Describes a matrix microfluidic device for performing a matrix of reactions. The device has a plurality of reaction cells in communication with one of either a sample inlet or a reagent inlet through a via formed within an elastomeric block of the device. The patent provides methods including a method for forming vias in parallel in an elastomeric layer of an elastomeric block of a microfluidic device, the method comprising using patterned photoresist masks and etching reagents to etch away regions or portions of an elastomeric layer of the elastomeric block.
The University of Leicester has been awarded US Patent No. 8,247,172, "High multiplex nucleic acid amplification."
Anthony Brookes is named as inventor on the patent.
Relates to the amplification of multiple nucleic acid target sequences. Forward and reverse compound primers comprising a common amplification sequence and a target-specific primer sequence are immobilized at a site on a solid support. Target regions of single-stranded template DNA are primed and copied by the forward primer to produce a first extension product. The template DNA is removed and the first extension product is primed and copied by the reverse primer to produce a second extension product. The second extension product has common amplification sequences at each end and is bulk-amplified in solution by regular PCR employing primers that target the common amplification sequences. These methods allow highly multiplexed amplifications to be performed.
Abacus Diagnostica of Finland has been awarded US Patent No. 8,247,171, "Method for detection of presence of target polynucleotide in samples."
Jussi Nurmi, Anniina Syrjala, Piia Von Lode, and Virve Hagren are named as inventors on the patent.
Describes a method for detecting the presence of a target polynucleotide in a sample. The method includes providing a mixture of the sample and target-binding agent and measuring a signal from the mixture, where the target-binding agent is capable of assuming a first position; where the target-binding agent is not bound to the target polynucleotide and a second position where the target-binding agent is bound to the target polynucleotide; and where the intensity of the signal depends on the proportion of target-binding agent in the first and second positions. The method is suitable for detecting a PCR product using a homogeneous detection method.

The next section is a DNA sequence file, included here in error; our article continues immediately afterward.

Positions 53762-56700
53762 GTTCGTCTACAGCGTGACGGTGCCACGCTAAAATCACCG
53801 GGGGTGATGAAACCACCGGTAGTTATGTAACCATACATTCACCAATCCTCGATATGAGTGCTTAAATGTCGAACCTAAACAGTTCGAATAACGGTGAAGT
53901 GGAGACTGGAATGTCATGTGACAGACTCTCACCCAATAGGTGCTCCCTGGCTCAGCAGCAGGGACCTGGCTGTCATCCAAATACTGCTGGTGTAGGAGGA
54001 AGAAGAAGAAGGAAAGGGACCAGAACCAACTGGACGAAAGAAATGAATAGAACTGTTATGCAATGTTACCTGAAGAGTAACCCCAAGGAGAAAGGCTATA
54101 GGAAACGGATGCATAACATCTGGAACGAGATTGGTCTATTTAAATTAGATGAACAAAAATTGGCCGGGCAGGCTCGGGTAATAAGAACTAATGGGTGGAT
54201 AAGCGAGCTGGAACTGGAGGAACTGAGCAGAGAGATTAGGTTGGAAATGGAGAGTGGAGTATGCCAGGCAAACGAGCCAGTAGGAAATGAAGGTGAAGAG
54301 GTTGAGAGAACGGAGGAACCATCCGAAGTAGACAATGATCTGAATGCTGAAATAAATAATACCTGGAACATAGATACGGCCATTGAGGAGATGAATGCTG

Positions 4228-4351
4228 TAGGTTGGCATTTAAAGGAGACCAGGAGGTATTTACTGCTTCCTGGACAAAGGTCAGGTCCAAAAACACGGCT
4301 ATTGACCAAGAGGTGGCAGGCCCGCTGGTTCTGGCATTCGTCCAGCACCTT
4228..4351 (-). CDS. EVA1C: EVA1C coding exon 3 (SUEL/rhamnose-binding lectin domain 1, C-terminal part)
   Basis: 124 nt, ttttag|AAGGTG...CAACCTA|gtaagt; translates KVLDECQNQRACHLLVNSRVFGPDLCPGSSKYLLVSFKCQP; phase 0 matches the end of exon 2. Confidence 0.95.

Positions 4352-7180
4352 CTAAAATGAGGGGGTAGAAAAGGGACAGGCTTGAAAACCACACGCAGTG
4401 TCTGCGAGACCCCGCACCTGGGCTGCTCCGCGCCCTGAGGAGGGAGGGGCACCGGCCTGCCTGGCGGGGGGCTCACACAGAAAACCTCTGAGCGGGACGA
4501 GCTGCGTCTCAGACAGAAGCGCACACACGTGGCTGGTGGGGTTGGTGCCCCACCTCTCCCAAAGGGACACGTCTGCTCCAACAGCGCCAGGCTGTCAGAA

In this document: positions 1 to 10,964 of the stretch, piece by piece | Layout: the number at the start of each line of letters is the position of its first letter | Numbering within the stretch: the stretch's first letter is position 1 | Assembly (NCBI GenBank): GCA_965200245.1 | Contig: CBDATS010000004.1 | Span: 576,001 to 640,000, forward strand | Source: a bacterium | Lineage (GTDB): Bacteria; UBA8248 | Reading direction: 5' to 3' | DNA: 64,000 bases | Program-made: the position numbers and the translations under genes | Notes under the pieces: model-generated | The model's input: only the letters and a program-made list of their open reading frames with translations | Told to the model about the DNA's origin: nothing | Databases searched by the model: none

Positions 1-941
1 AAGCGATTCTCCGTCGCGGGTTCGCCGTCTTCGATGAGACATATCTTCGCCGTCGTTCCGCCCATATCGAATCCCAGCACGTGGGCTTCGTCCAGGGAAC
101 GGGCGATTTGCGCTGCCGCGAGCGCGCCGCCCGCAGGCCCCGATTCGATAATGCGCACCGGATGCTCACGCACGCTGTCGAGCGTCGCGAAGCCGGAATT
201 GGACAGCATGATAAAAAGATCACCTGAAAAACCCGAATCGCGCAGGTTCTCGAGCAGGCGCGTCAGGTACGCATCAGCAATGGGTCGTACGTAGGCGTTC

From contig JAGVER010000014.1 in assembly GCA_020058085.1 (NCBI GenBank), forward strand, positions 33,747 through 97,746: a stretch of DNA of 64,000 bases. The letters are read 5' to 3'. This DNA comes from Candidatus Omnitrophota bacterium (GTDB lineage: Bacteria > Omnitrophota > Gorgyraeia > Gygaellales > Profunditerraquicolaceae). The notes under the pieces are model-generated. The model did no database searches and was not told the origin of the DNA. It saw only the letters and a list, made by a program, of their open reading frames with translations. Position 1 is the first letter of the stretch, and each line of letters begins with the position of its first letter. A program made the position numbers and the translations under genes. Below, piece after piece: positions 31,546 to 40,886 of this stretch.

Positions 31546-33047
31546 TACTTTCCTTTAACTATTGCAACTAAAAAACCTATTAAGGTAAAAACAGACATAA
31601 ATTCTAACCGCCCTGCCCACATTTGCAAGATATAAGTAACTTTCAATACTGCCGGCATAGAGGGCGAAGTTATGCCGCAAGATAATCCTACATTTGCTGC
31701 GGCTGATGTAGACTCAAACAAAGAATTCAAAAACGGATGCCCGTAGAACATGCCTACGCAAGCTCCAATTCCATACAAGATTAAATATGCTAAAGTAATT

Applied Biosystems (Life Technologies) has been awarded US Patent No. 8,247,221, "Sample block apparatus and method for maintaining a microcard on sample block."
Adrian Fawcett is named as inventor on the patent.
Describes a thermal cycling device for thermally cycling samples of biological material contained in a microcard having a top and bottom surface. The device can include a sample block having an upper surface configured for engaging the bottom surface of a microcard, a vacuum device, and a temperature control system operatively connected with the sample block. The upper surface of the sample block may include a plurality of channels, the channels defining spaces between the sample block and the bottom surface of a microcard that may be positioned thereon. The vacuum device may be in fluid communication with the sample block for drawing gas out of the spaces defined by the channels in the sample block. The vacuum device may be configured for substantially maintaining a vacuum between the sample block and microcard so that a retention force is imparted on the microcard to urge it toward the sample block. The patent also provides methods of maintaining a microcard on a sample block of a thermal cycling device.
Applied Biosystems has also been awarded US Patent No. 8,246,243, "Thermal cycler for PCR."
John Atwood, Adrian Fawcett, Keith Ferrara, Paul Hetherington, Richard Noreiks, Douglas Olsen, John Widomski, and Charles Wittmer are named as inventors on the patent.
Provides an instrument for performing highly accurate PCR that employs an assembly, a heated cover, and an internal computer. The assembly is made up of a sample block, a number of Peltier thermal electric devices, and a heat sink, clamped together. A control algorithm manipulates the current supplied to thermoelectric coolers such that the dynamic thermal performance of a block can be controlled and pre-defined thermal profiles of sample temperature can be executed. The sample temperature is calculated instead of measured using a design-specific model and equations. The control software includes calibration diagnostics that permit for the compensation of variation in the performance of thermoelectric coolers from instrument to instrument such that all instruments perform identically. The block/heat sink assembly can be changed to another of the same or different design. The assembly carries the necessary information required to characterize its own performance in an on-board memory device, allowing the assembly to be interchangeable among instruments while retaining its precision operating characteristics.